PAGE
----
NotesFAQContact Us
Collection
Advanced
Search Tips
ERIC Number: ED071884
Record Type: Non-Journal
Publication Date: 1968
Pages: 73
Abstractor: N/A
Reference Count: N/A
ISBN: N/A
ISSN: N/A
Project Physics Handbook 1, Concepts of Motion.
Harvard Univ., Cambridge, MA. Harvard Project Physics.
Thirteen experiments and 15 activities are presented in this unit handbook for student use. The experiment sections are concerned with naked-eye observation in astronomy, regularity and time, variations in data, uniform motion, gravitational acceleration, Galileo's experiments, Netson's laws, inertial and gravitational mass, trajectories, and circular motion. Suggestions for demonstrations, construction projects, and self-directed instructions are given in the activity sections to deal with aspects of stroboscopes, frictionless pucks, air resistance, time determination, falling weights, accelerometers, projectile motion, motion in a rotating reference frame, centripetal forces, and harmonograms. Methods of keeping records, using the Polaroid Camera, and physics readers are discussed in the introductory section. The four chapters in the handbook are designed to correspond to the text, with complete instructions in each experiment. Some experiments and activities are suggested in assignments, and the remaining are open to students' free selection. Illustrations and film loop notes for explanation purposes are included. Additional suggestions for activities, a guide for planet and eclipse observations, and the best time for viewing meteor showers are also provided as appendices. The work of Harvard Project Physics has been financially supported by: the Carnegie Corporation of New York, the Ford Foundation, the National Science Foundation, the Alfred P. Sloan Foundation, the United States Office of Education, and Harvard University. (CC)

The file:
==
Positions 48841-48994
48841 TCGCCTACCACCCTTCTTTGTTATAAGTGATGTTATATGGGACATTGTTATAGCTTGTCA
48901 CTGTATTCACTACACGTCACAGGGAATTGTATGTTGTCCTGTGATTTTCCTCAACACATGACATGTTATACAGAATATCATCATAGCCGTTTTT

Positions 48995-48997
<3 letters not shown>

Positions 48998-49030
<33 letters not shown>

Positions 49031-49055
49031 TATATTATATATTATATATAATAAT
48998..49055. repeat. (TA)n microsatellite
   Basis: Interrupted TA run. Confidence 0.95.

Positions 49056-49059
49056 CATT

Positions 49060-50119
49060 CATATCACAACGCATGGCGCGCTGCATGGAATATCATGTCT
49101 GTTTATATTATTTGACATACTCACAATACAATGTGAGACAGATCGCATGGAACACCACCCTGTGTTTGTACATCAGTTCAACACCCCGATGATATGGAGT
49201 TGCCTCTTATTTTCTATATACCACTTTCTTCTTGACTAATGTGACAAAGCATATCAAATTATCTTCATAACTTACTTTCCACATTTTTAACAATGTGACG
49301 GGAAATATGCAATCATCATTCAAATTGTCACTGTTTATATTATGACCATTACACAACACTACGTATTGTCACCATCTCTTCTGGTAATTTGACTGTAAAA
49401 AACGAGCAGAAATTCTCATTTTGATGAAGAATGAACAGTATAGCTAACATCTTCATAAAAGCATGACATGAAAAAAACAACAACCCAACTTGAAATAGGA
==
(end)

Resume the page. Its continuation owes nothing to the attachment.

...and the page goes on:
Publication Type: N/A
Education Level: N/A
Audience: N/A
Language: N/A
Sponsor: Office of Education (DHEW), Washington, DC. Bureau of Research.
Authoring Institution: Harvard Univ., Cambridge, MA. Harvard Project Physics.